This situation taught me the grace of God is more than a spiritual principle; it penetrates on an intracellular level for our good and for His glory. As we continue into Holy Week, let us remember to give God thanks for the resurrected King and grace in our lives.
“Tis grace that brought me safe thus far and grace will lead me home.”—Amazing Grace by John Newton (1725-1807)
I am still adjusting to this stay-at-home-mom gig. This wasn’t part of my plan. Nor was the unexpected illness that put me here. It’s been thirty-four months and eleven days since I was medically forced to walk away from my career as a pharmacist. One would think by now, I would be adjusted to my new role, but I still struggle.
Finding contentment in this new realm is my struggle.
This summer, my neighbor had her backyard excavated to make way for an in-ground pool. Meanwhile, God excavated my heart to make room for contentment.
Per instructions by Priscilla Shirer in her book, The Resolution for Women, I scribed these words on an index card and attached it to the front of my fridge.
In my desire to find contentment, I began with a simple prayer: “Lord whatever my hands find to do today, may you look upon your servant and find me faithful. Amen.”
Later, I simplified this to a four-sentence prayer: “Lord, find me faithful.”
This prayer is based on these verses in the Old and New Testament:
“For the eyes of the Lord range throughout the earth to strengthen those whose hearts are fully committed to him.” (2 Chronicles 16:9, NIV)
“Whatever you do, work heartily, as for the Lord and not for men, knowing that from the Lord you will receive the inheritance as your reward. You are serving the Lord Christ.” (Colossians 3:23-24, ESV)
When I pray, “Lord find me faithful,” it helps me put on spiritual blinders. Keeping the simple prayer on the forefront of my mind repels my desire for comparison to others. It allows me to remain faithful in my role, where I am, and with what God has provided for me.
The death of contentment is comparison.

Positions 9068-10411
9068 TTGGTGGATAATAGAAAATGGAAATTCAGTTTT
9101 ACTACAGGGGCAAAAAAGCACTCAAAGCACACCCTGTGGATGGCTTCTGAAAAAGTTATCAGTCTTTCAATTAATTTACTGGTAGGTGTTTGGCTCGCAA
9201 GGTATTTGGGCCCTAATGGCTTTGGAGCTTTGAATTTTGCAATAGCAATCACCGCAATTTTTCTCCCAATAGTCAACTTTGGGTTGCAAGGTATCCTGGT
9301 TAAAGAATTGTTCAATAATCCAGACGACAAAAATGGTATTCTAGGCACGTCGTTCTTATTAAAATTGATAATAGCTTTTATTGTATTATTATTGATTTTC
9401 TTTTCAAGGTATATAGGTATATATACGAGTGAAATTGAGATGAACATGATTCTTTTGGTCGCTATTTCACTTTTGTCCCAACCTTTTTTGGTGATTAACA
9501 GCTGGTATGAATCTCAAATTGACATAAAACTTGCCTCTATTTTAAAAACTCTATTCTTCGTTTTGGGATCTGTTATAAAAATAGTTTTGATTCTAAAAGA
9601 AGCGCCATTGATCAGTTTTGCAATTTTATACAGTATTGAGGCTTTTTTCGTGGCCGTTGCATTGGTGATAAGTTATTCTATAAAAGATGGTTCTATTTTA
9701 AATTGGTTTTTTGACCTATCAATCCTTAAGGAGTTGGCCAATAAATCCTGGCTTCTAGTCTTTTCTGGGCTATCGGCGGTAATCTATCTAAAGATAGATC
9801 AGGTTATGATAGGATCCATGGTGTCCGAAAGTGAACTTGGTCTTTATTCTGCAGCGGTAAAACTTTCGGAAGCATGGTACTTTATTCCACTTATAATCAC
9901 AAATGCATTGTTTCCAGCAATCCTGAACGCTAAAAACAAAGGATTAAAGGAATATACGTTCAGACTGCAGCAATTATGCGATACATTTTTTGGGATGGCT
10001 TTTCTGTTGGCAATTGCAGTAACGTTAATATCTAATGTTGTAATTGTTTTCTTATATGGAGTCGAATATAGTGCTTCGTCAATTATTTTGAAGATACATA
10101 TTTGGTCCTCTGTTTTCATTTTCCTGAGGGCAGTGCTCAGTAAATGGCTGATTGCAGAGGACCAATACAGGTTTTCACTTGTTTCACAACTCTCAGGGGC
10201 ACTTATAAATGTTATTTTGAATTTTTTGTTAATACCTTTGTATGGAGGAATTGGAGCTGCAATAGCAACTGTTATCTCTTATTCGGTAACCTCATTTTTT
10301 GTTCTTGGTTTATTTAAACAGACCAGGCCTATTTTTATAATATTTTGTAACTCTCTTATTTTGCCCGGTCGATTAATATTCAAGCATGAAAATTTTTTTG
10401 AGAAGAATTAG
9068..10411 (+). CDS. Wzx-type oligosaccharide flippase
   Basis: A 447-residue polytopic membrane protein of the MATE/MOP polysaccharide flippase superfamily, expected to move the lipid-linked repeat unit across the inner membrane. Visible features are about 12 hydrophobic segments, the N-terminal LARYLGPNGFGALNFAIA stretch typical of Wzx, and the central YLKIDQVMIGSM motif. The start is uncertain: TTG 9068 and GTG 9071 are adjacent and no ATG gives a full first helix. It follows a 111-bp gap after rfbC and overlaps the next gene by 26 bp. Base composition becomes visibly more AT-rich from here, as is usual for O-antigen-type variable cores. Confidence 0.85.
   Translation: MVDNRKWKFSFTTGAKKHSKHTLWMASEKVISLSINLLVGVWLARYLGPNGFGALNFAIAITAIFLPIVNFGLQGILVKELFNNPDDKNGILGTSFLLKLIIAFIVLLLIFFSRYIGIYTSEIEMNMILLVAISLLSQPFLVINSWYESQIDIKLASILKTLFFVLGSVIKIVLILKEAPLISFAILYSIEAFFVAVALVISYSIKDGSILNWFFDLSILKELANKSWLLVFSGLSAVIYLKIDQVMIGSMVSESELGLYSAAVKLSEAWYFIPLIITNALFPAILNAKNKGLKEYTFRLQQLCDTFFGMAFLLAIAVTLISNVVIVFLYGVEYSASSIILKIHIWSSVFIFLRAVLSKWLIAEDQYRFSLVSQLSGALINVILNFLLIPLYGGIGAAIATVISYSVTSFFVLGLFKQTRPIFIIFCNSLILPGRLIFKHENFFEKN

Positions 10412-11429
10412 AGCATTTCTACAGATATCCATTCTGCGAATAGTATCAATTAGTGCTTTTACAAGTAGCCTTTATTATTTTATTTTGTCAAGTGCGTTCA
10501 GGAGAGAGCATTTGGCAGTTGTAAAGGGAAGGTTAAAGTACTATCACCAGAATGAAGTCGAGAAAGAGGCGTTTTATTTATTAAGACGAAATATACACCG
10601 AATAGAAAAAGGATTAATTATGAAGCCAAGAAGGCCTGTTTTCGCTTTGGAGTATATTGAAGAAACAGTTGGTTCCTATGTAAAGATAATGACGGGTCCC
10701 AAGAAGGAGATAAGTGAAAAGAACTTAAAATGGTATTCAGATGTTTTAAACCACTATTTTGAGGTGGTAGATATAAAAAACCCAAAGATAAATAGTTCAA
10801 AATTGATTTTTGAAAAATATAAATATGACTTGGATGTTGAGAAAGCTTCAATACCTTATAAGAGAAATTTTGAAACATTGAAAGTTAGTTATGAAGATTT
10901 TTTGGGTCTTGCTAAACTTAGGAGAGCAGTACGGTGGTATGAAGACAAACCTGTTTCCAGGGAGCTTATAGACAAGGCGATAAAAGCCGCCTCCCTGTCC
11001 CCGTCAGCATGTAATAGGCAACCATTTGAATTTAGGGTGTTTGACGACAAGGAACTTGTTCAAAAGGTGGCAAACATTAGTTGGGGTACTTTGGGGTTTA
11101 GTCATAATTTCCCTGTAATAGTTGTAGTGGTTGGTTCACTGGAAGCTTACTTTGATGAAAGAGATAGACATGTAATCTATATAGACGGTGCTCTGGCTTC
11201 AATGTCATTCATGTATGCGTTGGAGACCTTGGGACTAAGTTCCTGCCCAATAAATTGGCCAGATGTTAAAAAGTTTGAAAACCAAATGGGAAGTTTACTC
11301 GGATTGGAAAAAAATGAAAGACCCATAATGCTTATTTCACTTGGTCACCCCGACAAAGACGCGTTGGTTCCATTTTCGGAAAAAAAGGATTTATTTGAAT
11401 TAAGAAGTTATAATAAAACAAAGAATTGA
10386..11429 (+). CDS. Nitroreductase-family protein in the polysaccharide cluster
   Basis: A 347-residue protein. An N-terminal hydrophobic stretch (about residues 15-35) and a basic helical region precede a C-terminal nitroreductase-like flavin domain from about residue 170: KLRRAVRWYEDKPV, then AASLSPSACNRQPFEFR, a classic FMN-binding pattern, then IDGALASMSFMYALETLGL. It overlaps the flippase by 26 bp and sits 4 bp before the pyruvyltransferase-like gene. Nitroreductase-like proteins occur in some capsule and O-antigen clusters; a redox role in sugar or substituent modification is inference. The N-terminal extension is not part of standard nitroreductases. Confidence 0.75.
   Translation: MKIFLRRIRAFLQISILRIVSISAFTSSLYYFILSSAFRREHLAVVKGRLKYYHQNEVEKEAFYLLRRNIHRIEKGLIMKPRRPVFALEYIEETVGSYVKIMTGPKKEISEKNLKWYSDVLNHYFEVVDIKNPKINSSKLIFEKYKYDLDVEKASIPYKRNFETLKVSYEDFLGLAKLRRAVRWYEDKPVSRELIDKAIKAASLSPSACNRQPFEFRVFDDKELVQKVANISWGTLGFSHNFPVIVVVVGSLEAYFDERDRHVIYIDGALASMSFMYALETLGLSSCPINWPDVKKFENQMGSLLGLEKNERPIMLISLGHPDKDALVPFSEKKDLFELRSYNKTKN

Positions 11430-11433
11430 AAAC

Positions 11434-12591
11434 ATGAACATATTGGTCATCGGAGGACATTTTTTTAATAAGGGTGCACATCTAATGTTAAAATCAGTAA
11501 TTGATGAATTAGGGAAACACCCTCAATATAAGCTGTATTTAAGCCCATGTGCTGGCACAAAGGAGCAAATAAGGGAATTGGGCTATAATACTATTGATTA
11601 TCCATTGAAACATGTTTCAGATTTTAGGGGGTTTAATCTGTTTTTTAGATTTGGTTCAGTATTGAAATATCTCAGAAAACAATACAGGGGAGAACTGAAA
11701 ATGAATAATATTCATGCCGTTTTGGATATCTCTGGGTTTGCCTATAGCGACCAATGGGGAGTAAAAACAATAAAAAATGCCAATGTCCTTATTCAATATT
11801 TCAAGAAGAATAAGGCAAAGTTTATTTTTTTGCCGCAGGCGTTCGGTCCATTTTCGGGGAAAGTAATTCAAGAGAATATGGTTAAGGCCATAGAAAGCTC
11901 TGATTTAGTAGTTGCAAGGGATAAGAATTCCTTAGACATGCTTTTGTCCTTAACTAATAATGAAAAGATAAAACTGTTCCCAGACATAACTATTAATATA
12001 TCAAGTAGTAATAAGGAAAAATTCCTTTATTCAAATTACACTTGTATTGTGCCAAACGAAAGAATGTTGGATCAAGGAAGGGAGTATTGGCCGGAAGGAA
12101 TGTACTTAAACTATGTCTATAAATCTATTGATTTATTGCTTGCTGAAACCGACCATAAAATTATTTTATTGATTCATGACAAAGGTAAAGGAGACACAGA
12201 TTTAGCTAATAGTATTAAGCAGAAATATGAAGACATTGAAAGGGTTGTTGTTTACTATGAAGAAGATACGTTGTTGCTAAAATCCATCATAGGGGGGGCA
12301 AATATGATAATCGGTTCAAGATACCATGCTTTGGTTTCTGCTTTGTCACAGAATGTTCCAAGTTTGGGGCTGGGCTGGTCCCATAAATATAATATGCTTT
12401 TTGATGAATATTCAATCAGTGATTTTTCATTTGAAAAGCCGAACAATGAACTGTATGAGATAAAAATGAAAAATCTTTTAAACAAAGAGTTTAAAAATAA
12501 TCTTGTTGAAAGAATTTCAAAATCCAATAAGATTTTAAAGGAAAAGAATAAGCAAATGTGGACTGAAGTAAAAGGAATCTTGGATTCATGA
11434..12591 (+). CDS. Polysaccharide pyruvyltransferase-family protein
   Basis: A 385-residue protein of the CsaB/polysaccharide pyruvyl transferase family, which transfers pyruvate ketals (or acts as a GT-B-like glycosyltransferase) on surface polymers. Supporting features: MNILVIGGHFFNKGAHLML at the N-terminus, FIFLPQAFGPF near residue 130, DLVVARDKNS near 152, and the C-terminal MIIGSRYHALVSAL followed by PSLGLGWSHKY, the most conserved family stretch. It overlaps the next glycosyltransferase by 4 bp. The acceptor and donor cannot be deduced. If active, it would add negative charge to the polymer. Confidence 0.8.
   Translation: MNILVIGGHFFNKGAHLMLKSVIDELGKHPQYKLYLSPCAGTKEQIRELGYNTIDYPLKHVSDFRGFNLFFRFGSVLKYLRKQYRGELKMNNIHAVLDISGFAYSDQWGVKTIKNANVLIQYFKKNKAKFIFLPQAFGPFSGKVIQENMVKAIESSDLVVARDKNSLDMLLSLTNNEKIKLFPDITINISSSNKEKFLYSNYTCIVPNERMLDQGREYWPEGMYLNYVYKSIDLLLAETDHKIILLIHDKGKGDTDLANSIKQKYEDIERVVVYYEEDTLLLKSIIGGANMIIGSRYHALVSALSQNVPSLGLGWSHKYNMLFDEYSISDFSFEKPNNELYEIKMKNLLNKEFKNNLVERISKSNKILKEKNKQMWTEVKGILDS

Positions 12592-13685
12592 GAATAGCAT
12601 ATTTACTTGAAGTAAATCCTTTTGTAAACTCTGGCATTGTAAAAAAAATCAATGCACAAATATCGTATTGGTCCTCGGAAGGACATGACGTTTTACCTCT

Pastor , Elevation Church
During God’s summer excavation of my heart, He showed me two passages in the Bible where the main characters felt unequipped and unqualified in their role because they were comparing themselves to those around them.
Gideon the weakest in his clan hid from the enemy. God finds him, calls him a “valiant warrior” and tells him to fight the enemy. “Go in the strength that you have.” (Judges 6:12, 14). Reluctantly obedient, Gideon and his motley crew of a few defeat the enemy in an unexpected way.
In 2 Kings 4:1-7, we meet an unnamed woman who is a recent widow. Left with debts she cannot repay, the debt collectors threatened to take away her two sons. Desperate, she pleads to the prophet Elisha for help. Instead of helping, he asks, “What’s in your house?” She confesses to having only a little oil. Elisha instructs her to gather as many jars as she can from the neighbors. (Can you imagine the humility of having to ask the neighbors for help?) Elisha blessed what little oil she had and the oil miraculously continued to pour until all the jars were full. She was able to pay off all her debt and keep her sons.
What’s in your house?
How can you go in the strength you have to bless others?
In my realm of a stay-at-home-mom, I have the margin of time and rest in my day. This week, God found me faithful packing lunches for my friend and me. In my house, I already had all the fixings for Meg’s favorite snacks and lunch. Going in the strength I had, God found me faithful as I drove my friend to her chemotherapy infusion. We enjoyed our day together as we laughed, cupped mugs of piping hot Starbucks, and shared stories of God’s faithfulness.
Reflecting on the stories of Gideon and the widow woman, ask yourself:
How can you use what you already have to bless others?